CONGENITAL anomalies present one of the major problems in pediatrics at the present time. Fifty years ago communicable disease was the principle cause of morbidity and mortality in childhood. Now all this has changed, and, in many countries with well developed health services, the infant mortality has declined to very low levels due largely to specific control measures directed against the infectious diseases, but there has been no such decline in the incidence of congenital anomalies. In Great Britain, for example, the incidence of major malfor mations detectable at birth is 17.5 per 1,000 total births and, at the age of 5 years, has risen to 23.2 per 1,000 births. Furthermore, 20% of all infant deaths result from congenital malformations, and the same high incidence occurs in the United States.1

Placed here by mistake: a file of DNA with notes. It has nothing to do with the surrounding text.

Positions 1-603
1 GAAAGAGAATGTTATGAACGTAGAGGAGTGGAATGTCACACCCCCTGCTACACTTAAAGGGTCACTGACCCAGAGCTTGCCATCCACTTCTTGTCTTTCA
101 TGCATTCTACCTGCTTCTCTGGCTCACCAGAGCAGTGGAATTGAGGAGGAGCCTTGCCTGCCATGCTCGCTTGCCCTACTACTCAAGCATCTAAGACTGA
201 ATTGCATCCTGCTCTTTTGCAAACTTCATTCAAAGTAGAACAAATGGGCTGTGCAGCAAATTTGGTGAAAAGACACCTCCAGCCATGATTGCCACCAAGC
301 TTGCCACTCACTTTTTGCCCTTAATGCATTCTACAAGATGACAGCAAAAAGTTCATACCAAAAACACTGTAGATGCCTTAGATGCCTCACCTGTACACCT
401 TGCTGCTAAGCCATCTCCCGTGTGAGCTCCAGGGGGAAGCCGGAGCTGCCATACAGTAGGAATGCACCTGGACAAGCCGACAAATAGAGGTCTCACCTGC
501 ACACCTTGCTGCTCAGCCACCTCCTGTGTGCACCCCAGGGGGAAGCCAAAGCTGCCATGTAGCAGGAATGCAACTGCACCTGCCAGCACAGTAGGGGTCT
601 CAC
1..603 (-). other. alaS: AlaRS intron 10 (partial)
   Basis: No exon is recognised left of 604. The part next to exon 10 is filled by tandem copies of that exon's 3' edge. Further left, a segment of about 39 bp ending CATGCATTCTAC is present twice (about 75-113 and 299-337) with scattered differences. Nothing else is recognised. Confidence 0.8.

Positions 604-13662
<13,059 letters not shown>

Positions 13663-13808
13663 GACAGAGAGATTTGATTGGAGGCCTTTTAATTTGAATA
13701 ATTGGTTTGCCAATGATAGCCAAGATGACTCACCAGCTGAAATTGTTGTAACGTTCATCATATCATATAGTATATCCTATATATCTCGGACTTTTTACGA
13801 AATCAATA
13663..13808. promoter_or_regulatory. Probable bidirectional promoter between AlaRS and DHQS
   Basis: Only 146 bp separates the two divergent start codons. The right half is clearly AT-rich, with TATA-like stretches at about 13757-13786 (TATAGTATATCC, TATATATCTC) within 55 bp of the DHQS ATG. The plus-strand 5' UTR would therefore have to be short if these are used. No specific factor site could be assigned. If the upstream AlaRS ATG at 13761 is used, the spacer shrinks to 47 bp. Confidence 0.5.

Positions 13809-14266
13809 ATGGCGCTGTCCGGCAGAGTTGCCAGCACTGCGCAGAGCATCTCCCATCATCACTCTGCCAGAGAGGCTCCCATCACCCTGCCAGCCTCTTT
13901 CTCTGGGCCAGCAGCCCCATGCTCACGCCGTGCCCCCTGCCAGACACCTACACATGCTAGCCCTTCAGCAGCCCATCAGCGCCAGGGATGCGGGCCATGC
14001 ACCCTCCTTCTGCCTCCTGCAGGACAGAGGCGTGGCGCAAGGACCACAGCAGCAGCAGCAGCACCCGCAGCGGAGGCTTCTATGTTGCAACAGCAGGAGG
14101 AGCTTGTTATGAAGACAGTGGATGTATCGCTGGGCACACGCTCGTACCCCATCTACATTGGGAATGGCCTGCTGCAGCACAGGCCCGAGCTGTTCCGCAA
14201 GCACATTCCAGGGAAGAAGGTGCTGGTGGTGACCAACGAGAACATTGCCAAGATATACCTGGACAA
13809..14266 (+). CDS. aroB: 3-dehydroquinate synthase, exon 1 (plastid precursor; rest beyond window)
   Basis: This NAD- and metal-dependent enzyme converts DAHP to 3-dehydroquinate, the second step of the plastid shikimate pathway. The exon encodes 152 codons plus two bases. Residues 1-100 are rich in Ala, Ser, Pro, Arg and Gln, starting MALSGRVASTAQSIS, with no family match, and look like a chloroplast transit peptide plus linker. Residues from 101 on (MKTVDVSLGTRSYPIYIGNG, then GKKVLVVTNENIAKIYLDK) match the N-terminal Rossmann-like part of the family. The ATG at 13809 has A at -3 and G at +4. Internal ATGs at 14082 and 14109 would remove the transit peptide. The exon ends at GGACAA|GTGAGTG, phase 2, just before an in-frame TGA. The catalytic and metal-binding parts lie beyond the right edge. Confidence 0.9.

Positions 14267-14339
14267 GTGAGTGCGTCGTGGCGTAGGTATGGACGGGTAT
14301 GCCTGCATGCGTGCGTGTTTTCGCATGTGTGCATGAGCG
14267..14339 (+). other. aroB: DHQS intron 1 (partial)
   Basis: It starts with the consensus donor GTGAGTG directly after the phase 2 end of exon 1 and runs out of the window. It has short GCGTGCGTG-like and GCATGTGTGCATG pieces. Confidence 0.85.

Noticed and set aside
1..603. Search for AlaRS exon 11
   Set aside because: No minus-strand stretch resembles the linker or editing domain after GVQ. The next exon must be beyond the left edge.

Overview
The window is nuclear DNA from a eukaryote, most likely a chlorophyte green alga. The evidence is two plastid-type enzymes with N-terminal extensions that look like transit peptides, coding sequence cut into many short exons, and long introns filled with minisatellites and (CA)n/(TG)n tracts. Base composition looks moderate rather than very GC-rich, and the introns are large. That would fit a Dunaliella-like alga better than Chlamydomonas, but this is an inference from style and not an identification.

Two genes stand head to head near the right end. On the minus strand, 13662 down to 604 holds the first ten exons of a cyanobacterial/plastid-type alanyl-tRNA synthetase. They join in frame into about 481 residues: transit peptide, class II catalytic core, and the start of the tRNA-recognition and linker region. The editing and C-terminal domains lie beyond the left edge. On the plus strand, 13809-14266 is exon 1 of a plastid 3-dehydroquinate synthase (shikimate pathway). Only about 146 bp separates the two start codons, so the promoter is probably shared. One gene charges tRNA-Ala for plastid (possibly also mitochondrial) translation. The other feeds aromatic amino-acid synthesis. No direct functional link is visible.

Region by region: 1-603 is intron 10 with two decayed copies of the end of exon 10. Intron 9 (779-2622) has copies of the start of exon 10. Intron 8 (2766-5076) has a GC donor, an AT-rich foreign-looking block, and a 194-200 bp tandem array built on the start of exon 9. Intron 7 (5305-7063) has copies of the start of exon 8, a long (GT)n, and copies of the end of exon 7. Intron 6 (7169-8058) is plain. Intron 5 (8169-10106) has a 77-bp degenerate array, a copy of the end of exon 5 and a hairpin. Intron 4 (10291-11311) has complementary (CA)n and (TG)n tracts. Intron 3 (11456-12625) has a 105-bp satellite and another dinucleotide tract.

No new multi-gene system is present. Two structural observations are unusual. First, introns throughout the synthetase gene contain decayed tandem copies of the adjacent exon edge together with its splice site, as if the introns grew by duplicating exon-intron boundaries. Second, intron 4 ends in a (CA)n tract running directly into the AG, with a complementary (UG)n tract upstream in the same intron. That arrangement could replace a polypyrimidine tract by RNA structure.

Little is known about causation of congenital anomalies. Approximately 20% can be ascribed to some genetic or environmental factor,
Dudgeon JA. Congenital Rubella: Pathogenesis and Immunology. Am J Dis Child. 1969;118(1):35–44. doi:10.1001/archpedi.1969.02100040037007
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